I'm gonna sing when the Spirit says "Sing"... I'm gonna obey the Spirit of the Lord. (from an African-American Spiritual)
Pastoral ministry is like a fever. It is, in the words of Jeremiah, "a burning fire shut up in my bones." We who do it shake our heads after five or ten or twenty years at it, and wonder where the desire has come from which allowed us to survive the rarified atmospheres and smothering valleys of human interaction, the pettiness and subterfuge of some our leaders, the dull heroism of the fidelity of others, the vast wastelands of the spiritual journey with its voices that taunt us, "nada, y nada, y pues nada."
And yet, we can no more not do this work than a bird can stop singing, or the sea stop its charge to the shore. Like them, we are moved to song and action by the Spirit of God. We can no more escape the call than Jonah could. Jumping ship, we are engorged by the holy leviathan and vomited back onto the shores of duty with the aggrieved sense that this is God's idea of an invitation, an offer which, if we know what's good for us, we can’t refuse. I have been at the work of liturgical and musical ministry for over thirty years now. I have to admit that I love my work. Yes, it can be dull and frustrating. Yes, I have been wounded and yes, I have wounded others, firing defensive and paranoid salvos of poisoned arrows in the direction of some who have held variant opinions over the years. In time, I may yet find some echo of the Teacher in my own actions. When I do, I know it will be amazing grace at work.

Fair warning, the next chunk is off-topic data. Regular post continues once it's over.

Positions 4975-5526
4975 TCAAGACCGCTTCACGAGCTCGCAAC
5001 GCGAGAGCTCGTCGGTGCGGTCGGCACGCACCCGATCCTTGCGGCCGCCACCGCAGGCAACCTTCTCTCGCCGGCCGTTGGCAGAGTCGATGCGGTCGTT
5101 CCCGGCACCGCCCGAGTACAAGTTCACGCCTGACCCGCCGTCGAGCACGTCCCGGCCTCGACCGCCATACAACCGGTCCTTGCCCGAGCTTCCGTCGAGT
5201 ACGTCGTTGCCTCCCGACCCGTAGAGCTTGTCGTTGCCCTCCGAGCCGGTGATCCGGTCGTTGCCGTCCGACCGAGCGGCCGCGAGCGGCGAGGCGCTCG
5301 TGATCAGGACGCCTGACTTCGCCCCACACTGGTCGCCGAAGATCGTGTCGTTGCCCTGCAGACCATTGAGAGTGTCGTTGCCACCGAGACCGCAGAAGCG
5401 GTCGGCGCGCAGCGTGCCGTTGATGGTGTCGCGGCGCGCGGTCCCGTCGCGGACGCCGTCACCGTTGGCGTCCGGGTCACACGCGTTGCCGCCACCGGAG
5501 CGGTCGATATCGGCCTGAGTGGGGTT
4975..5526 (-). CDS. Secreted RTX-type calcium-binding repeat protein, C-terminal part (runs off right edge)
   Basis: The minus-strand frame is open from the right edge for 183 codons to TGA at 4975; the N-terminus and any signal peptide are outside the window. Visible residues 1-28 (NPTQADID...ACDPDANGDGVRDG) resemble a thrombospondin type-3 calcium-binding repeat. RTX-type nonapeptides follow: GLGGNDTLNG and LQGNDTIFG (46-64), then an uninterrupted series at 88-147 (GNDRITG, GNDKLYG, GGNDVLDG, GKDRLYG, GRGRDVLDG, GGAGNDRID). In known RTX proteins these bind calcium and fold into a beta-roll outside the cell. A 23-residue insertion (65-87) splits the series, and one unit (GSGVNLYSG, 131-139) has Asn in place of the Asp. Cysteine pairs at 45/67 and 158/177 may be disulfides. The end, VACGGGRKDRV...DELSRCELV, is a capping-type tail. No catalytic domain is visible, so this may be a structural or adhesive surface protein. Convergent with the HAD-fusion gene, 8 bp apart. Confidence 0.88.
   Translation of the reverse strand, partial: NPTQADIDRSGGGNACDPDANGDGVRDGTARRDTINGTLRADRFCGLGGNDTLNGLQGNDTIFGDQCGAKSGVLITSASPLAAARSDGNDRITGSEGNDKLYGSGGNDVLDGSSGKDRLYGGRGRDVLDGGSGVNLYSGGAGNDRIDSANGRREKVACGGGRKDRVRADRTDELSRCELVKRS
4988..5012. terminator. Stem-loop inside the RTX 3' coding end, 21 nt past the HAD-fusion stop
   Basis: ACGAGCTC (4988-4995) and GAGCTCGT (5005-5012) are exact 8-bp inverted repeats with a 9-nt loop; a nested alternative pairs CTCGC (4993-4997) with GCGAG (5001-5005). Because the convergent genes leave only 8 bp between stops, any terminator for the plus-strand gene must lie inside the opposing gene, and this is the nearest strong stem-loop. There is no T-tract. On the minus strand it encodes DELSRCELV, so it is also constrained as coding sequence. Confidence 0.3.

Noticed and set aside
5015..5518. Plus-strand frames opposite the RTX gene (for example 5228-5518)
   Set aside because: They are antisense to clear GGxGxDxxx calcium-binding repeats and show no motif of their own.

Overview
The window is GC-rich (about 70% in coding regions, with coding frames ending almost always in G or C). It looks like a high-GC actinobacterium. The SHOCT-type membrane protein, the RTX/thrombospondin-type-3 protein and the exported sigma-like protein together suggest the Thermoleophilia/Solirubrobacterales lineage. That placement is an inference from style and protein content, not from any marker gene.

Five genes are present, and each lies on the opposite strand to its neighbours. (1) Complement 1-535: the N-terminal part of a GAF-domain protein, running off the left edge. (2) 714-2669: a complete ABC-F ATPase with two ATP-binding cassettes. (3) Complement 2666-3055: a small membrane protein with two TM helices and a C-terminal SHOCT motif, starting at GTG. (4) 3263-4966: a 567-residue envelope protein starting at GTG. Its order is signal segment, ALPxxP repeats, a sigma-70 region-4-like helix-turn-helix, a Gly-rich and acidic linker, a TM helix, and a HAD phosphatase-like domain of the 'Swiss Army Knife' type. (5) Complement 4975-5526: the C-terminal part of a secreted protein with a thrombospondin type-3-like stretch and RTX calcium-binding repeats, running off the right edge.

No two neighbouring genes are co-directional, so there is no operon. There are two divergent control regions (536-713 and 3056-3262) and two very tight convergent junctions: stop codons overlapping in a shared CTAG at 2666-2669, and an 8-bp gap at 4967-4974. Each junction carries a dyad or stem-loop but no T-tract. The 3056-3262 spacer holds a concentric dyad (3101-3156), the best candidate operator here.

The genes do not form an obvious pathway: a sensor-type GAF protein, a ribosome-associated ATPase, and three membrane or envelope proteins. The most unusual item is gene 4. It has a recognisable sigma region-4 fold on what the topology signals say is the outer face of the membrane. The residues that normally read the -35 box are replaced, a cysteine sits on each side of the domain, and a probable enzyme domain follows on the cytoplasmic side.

I want to be a Christian. I dream of being an apostle. I am settled on being a disciple. An amateur. The word amateur gets a bum rap these days, probably thanks to the Gong Show, Simon Cowell, and perhaps George Bernard Shaw, who has probably been surprised to discover that it is heaven, and not that other place of eternal lodging, which is full of musical amateurs.

Because in its original sense, an amateur is a lover. An amateur is an enthusiast, and at the heart of enthusiasm is theos --God. This book is for liturgical and musical amateurs in the sense that the Olympics is for the Amateur Athletic Union. It is a book for amateurs who do the work, who practice, who study, who have a passion for this calling of ours. It is for amateurs without credentials, and amateurs with Ph.D.s. It is a book for lovers of the church--of people, of the liturgy and its music. So, I guess I'll keep doing what I'm doing, and I certainly encourage you to do the same. Do what's in your heart, discern with your community, and live in gratitude for being an instrument in the hand of God as we listen to the call to keep turning away from sin to believe in the gospel. Obey the Holy Spirit, and do your work to serve the liturgy of the church. As Austin Fleming has told us, through our ministry, even us amateurs, God is saving his people.